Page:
Miami Heat Rotation and Roster Spots Up for Grabs

Sam RichmondCorrespondent ISeptember 25, 2012

Miami Heat Rotation and Roster Spots Up for Grabs

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    The Miami Heat will enter the 2012-13 season with the same superstar power that led them to an NBA title this past season.

    But, due in large part to two great free-agent pickups in Ray Allen and Rashard Lewis, this Heat team will possess even more depth.

    Let's take a look at the Heat's new and improved rotation, while also trying to determine who will snag the last two remaining roster spots on the team. 

Point Guards

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    The point guard rotation for the Heat is crystal-clear, with Mario Chalmers as the definite starter and Norris Cole as his backup.

    Chalmers had arguably his best season as a pro in 2011-12, setting career bests in two areas the Heat needed him to: field goal percentage (44.8) and three-point percentage (38.8).

    While the Heat would be more than pleased if Chalmers matched those percentages this season, they need even more for him to cut down on his turnovers (2.2 per game last season).

    As for Cole, his rookie season was filled with ups and downs. He started off hot, highlighted by him scoring 20 points and coming up huge down the stretch against the Boston Celtics in just his second game. 

    But as the season went along, his deficiencies became clearer, such as his poor shooting and propensity to turn the ball over, and his role declined.

    Still, at just 23 years old, Cole is very young and showed flashes in his rookie year of him being a solid-rotation player. 

Shooting Guards and Small Forwards

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    The Heat's collection of players who can play either the 2 or 3 (or both) should be terrifying to the rest of the NBA. 

    Let's start with the obvious: LeBron James and Dwyane Wade

    LeBron put together an incredibly efficient campaign in 2011-12, scoring 27.2 points on 53.1 percent shooting from the field, while also dishing out 6.2 assists and grabbing 7.9 boards. Expect a similar and likely better performance out of him this year.

    And for all the talk of Wade's downfall in the playoffs last year, he did finish with a top-five player efficiency rating for the fourth straight time in the regular season—Wade is still very much elite.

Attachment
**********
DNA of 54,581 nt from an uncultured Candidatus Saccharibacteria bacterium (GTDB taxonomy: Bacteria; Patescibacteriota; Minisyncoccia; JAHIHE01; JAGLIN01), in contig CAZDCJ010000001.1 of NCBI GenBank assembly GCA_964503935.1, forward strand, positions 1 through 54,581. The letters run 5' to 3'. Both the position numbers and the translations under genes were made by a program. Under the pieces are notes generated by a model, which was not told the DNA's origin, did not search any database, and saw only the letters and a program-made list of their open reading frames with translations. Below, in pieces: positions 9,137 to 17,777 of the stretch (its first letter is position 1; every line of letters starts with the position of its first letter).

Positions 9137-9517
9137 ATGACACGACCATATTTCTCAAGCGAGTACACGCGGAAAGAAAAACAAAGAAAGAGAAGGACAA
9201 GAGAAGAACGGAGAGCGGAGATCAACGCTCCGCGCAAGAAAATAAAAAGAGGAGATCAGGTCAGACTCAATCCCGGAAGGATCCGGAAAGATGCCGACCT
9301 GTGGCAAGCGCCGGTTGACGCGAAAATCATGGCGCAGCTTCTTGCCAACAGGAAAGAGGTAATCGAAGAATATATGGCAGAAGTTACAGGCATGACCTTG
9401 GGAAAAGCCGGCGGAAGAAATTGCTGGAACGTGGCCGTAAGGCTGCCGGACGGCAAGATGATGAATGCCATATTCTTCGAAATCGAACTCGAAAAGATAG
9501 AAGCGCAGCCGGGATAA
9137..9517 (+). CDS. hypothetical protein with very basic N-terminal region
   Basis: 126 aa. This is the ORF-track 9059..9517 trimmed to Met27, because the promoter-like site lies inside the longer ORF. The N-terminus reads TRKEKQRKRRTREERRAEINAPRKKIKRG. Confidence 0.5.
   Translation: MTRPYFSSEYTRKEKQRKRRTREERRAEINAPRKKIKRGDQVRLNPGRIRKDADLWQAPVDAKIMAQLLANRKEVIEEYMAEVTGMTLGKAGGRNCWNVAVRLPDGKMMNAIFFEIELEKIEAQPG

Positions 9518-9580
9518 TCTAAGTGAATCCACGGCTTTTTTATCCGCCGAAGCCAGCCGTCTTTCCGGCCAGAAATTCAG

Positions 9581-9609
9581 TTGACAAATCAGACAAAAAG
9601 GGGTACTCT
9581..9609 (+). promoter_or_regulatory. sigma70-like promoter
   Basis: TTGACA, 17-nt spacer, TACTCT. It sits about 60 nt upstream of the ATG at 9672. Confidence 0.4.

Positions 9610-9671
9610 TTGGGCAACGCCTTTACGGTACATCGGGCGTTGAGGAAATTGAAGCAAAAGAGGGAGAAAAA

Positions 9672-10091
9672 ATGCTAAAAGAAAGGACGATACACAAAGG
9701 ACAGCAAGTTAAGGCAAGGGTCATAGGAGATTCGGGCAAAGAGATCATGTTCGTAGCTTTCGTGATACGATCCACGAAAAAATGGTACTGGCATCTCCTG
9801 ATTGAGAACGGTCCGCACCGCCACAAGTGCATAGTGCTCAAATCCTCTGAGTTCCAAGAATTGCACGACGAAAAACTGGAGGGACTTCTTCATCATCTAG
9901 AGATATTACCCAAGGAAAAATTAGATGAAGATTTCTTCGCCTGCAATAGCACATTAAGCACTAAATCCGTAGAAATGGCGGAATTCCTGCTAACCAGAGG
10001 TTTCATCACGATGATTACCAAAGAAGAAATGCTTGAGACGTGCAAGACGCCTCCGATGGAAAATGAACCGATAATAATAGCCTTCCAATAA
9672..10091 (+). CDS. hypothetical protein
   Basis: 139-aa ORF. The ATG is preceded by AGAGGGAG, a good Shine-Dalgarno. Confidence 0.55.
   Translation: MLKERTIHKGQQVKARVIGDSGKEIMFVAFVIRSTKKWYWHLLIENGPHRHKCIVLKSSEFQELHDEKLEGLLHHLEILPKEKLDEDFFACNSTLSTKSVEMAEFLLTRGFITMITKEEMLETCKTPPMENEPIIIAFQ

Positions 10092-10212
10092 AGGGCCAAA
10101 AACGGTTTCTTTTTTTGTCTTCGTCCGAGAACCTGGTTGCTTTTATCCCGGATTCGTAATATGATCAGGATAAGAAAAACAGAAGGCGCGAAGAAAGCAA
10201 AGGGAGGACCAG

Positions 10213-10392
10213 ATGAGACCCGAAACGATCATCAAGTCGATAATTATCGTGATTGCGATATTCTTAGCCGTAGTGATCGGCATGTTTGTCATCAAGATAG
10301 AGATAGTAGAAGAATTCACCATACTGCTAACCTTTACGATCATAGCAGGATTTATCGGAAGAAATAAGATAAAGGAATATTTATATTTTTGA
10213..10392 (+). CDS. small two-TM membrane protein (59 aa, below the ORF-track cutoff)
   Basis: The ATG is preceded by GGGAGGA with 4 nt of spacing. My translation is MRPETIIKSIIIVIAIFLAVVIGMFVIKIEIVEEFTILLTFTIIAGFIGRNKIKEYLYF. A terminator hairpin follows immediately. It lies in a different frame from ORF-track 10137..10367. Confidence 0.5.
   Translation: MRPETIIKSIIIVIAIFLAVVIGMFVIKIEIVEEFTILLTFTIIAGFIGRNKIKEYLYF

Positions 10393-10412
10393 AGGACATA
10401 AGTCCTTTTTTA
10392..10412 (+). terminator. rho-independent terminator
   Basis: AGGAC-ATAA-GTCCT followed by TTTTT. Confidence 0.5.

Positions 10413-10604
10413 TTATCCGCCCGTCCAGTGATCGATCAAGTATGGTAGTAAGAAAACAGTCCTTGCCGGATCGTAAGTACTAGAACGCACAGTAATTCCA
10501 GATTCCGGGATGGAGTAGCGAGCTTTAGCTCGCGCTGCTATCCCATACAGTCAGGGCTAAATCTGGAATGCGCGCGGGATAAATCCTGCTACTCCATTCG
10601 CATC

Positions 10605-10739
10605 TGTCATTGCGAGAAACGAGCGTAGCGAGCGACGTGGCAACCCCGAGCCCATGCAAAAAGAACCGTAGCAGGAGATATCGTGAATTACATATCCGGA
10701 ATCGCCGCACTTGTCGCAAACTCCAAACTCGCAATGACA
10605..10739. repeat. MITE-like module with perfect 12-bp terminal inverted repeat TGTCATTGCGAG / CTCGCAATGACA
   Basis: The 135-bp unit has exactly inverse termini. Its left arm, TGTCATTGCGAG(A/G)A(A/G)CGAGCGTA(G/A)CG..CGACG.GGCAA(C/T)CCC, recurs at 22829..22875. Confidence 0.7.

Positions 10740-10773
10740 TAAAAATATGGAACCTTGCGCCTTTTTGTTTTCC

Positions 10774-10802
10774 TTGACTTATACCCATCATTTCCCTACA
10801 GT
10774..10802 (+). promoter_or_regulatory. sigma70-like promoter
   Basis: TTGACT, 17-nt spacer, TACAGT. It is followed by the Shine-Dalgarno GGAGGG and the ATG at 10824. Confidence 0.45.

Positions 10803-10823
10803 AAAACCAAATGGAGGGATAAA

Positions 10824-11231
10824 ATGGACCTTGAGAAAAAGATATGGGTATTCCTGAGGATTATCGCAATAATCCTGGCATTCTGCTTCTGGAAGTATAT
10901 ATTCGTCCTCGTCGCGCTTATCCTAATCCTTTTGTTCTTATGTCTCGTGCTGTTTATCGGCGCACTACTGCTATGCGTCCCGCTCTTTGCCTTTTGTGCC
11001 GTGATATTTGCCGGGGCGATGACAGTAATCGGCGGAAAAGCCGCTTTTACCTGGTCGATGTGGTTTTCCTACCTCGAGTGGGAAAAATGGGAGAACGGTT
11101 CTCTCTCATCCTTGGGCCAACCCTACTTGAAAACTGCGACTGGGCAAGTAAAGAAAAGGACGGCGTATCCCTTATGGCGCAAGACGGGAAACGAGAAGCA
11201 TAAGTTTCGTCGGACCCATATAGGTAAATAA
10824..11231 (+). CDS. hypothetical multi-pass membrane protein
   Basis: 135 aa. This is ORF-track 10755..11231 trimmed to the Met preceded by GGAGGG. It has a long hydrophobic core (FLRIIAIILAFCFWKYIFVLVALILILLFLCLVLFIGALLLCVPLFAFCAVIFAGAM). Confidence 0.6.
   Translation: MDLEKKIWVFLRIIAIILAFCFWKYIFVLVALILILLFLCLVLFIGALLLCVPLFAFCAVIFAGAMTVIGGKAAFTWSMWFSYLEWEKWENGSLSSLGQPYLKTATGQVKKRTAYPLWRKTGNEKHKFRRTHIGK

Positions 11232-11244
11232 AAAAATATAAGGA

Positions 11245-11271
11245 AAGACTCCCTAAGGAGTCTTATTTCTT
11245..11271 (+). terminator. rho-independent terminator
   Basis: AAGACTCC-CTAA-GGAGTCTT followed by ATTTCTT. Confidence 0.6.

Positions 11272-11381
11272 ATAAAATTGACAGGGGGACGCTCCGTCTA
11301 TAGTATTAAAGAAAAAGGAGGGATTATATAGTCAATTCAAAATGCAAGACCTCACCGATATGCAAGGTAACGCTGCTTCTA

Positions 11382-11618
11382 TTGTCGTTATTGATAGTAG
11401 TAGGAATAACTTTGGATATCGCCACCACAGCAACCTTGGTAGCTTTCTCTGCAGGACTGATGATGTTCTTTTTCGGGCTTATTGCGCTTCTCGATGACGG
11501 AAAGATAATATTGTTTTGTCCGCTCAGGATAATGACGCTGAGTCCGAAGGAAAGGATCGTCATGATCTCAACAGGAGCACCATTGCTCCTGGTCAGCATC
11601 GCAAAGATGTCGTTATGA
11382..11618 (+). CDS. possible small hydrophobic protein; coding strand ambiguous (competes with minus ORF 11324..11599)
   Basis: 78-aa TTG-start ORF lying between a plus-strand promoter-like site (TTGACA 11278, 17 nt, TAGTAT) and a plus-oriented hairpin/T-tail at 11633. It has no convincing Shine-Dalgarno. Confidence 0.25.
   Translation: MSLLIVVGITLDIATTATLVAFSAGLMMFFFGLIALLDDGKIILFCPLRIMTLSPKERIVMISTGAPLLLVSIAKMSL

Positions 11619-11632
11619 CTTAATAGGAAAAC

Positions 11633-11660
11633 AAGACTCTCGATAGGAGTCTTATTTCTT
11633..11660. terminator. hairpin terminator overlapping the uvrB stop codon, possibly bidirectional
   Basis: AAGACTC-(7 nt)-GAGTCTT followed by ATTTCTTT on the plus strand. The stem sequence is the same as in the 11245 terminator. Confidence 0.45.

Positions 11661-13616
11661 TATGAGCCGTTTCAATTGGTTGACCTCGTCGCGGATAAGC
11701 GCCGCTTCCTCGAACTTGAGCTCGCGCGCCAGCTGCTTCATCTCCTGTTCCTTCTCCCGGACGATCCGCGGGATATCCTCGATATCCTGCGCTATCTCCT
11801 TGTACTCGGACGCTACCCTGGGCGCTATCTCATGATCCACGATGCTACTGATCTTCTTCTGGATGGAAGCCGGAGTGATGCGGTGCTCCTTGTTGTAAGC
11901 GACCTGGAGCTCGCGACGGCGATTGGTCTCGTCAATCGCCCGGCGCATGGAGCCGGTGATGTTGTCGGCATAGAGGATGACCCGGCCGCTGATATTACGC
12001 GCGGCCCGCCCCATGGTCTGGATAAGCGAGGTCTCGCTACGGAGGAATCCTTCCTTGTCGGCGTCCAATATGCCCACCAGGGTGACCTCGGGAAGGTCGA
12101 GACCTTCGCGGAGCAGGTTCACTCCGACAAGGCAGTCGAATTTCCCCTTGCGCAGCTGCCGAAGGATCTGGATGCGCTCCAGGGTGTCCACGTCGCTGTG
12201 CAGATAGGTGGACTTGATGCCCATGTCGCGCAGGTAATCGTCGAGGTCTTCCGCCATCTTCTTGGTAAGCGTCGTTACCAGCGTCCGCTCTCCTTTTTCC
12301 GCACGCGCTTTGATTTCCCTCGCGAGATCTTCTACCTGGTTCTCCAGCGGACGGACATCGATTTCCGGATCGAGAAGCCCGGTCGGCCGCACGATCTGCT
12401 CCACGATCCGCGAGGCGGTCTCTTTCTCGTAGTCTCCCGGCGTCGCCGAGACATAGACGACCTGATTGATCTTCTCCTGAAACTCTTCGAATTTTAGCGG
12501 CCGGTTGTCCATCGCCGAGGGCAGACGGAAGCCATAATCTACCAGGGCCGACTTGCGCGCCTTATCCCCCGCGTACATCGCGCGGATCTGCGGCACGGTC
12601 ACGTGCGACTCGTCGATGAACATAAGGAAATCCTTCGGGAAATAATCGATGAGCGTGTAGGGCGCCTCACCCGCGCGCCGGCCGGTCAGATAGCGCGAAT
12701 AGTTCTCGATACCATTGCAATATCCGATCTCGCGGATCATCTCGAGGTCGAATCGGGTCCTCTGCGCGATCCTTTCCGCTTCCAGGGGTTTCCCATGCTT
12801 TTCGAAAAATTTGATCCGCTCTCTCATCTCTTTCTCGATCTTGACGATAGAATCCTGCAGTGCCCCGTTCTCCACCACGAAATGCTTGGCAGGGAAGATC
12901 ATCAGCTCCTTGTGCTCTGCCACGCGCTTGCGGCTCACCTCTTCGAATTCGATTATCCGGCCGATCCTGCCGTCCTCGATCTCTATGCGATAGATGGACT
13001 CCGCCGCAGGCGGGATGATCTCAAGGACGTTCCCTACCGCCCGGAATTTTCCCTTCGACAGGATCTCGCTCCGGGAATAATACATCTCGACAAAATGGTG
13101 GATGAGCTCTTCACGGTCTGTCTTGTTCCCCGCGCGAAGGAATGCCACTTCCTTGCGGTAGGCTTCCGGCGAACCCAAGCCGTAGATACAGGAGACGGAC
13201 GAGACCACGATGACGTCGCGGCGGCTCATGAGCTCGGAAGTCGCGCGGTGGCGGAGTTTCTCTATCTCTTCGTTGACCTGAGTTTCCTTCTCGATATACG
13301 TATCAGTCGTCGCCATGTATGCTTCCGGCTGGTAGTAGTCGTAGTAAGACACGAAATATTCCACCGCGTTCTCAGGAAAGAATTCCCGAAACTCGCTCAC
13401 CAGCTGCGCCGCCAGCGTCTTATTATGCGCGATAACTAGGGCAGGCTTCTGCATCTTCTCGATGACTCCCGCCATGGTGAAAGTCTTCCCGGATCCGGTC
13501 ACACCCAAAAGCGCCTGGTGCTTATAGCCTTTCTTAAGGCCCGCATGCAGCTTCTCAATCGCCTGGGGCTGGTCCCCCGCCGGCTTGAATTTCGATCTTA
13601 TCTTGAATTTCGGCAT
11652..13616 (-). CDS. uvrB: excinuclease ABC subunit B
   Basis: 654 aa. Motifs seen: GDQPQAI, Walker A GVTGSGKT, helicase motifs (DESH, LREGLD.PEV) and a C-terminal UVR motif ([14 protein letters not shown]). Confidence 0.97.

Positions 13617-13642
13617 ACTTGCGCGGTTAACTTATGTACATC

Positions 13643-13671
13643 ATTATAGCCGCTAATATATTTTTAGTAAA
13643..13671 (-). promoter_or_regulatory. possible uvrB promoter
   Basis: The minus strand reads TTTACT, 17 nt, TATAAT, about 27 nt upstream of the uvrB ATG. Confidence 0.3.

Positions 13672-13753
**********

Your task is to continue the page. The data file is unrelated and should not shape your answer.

Shane Battier will once again have a significant role on the team, likely starting at the 3 or 4. The Heat just better hope they get the Battier from 2012 postseason instead of Battier from the 2011-12 regular season.

    Next up is only the player with the most three-pointers made in NBA history, Ray Allen. Just thinking what Allen will do with the open room he will have for his three-point attempts this year should make Heat fans smile.

    Still in the mix is Mike Miller, who the Heat hope can stay somewhat healthy and have confidence in his shot.

Power Forwards and Centers

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    With the Heat lacking a true center, expect to see Chris Bosh, a staple of the team's frontcourt, seeing more time at the 5 this year, something he seems prepared for.

    Bosh playing center opens up plenty of possibilities for the Heat at the 4, including James (who has flourished there).

    Someone who will once again see playing time at the 4 is fan-favorite Udonis Haslem. A key for Haslem this upcoming season will be his once-reliable jump shot. He shot a putrid 25.9 percent on field goals from 10-15 feet last season. However, with his rebounding skills (7.3 rebounds per game in 24.8 minutes per game), Haslem will always have a role on this team.

    Also, expect to see newcomer Rashard Lewis join the front court at times. Lewis was horrific last season in Washington (9.37 player efficiency rating), but he has demonstrated an ability to knock down three-pointers in his career. Expect him to bounce back, to a degree.

Remaining Roster Spots

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    The Heat currently have two remaining roster spots for which Josh Harrellson, Jarvis Varnado, Mickell Gladness,Terrel Harris and Garrett Temple are fighting for.

    It seems likely that one of those spots will go to Harrellson, who averaged 3.9 rebounds in 14.6 minutes per game for the New York Knicks last season. He would provide the Heat with more depth in the frontcourt and be able to spell Bosh at the 5.

    As for the other spot, Terrel Harris just might be able to snag it. He is the only one of the group who played with the Heat last season, although he played sparingly.

    He would likely have an even smaller role this season, but at least the Heat knows what they have in him.